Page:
Cruel Season: Artists on Drought & Fire at Museum of Ventura County
This eco-art exhibit at the Museum of Ventura County, entitled Cruel Season: Artists Reflecting on Drought and Fire, (Sep 13 - Nov 23, 2014) tasked artists to prepare our community for what could be a horrendous fire season. This is "occasional" art in the service of civic engagement.
(I created a website for the exhibit: http://rlchianese.wix.com/cruelseason.)
I have three poems, one with a photograph, and an essay in the exhibit and read
poems in the gallery the night of September 18, the official opening date. (Scroll down for some of my works in the show.)
My Fire Bug poem places the blame for our coastal foothill fires on human cruelty. Another poem, Friendly Fire, seeks to capture the arsonist's mentality and then celebrates the courage of fire fighters.
Fire Bug Fire Bug
Fire Bug Fire Bug
Slink away home
Our woods set afire
Its children are gone.
Lizard and fox
And bat in her cave
Scurry to hide from
Your ire and your rage.
Fire Bug Fire Bug
Give us a break
Our hills are the cradles
For coyote and snake.
Your sad little spark
Ignites into flame
Till all we have left
are sorrow and blame.
The hills are alive
With a groan and a squeal.
Your cruel work completed
Takes ages to heal.
My image/text work MUD is a page from the journal Art/Life, an example of "concrete" or shape poety. It reveals the aftermath of drought and fire--massive debris flows once rains arrive. The gallery displayed this text on the wall, with the photo too.
Each separate paragraph of my essay was pasted througout the gallery. Here is the complete text of it.
The Ventura Hillsides, With Drought and Fire
by Robert Chianese
The rolling hills behind the city of Ventura create a dramatic backdrop. They are part of the city’s living landscape and shape its urban plan. We notice them every day.
They’re in trouble.
Our foothills are under the stress of droughts—a long-term regular one and a short-term severe one afflicting a whole swatch of the western US. A rainy season this winter now seems unlikely, so they may remain un-replenished for a fourth year. They would need years of normal rain to catch up.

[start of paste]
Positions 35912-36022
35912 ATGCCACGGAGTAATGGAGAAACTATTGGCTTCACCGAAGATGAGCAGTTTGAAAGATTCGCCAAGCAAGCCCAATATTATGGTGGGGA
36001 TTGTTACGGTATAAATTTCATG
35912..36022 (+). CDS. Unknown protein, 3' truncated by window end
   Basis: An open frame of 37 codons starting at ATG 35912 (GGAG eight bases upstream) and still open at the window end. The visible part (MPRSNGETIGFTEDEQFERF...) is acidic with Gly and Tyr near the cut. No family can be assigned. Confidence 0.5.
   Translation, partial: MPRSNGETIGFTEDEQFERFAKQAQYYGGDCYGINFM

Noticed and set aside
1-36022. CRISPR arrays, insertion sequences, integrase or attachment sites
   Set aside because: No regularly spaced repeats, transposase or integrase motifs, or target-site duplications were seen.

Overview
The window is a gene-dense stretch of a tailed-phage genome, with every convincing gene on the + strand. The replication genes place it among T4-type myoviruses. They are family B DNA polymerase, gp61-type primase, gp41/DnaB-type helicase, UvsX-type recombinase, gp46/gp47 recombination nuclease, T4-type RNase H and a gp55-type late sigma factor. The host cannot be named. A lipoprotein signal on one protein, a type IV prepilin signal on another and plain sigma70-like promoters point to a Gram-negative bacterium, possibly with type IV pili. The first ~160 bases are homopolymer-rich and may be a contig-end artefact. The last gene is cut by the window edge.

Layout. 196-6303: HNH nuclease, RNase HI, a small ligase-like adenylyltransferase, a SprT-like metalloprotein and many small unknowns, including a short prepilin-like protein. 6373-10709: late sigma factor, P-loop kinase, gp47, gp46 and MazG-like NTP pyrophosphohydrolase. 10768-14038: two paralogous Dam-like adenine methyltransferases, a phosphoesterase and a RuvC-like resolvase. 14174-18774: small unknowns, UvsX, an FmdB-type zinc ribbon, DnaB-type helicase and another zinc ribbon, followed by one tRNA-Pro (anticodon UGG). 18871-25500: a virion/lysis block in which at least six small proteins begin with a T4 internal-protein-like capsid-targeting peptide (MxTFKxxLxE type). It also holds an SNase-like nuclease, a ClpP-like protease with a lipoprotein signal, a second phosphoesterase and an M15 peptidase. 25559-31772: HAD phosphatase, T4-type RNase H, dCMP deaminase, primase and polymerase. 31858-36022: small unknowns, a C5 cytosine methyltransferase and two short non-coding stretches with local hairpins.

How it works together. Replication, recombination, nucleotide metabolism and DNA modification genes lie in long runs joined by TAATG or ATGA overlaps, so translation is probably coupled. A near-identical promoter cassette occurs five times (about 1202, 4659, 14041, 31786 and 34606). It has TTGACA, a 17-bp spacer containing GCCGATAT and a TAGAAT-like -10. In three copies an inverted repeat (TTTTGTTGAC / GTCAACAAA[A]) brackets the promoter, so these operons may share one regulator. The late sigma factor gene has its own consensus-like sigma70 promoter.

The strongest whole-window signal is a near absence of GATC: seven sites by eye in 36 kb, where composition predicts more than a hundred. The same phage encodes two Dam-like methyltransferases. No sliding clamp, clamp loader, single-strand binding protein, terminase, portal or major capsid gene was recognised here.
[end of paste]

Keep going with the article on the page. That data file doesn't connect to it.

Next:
May 2014 was the hottest month ever recorded and now this June too (ncdc.noaa.gov). Southern California summers have heated up 1.32 F degrees per decade just since 1970 (weather.com). This evidences local weather change.
It’s no secret: the global climate itself is changing—it’s getting hotter everywhere. Our burning of fossil fuels is a likely cause—droughts, hotter temperatures, excessive rains, more violent storms.
Drought effects are well known: dried up plant life, animals without plant or animal food, sun-blocking dust on plants that further diminishes them near and far, and, when rains come to our hills, erosion and debris flows. Then of course, the fires.
Our best defense against these natural disasters is wise use of water. Simply put, we must conserve all the water we can— for everyday use, for sustainable agriculture, for municipal waste systems; and for fire fighting, for resupplying ground waters, for healthy rivers and streams—though we can’t water the hillsides.
Some advocate desalination of ocean water. This can exacerbate the problem since it tends to foster even more water-dependent growth and development in a naturally arid region.
“Doing with less,” much less water that is, may be a tough prescription for most of us. But it may lead us finally to learn to live wisely on the actual land we love.
The drought is here, the fires may come. These works of art and poems present them both as reminders of where we live and what we face.
Art can motivate; people must act.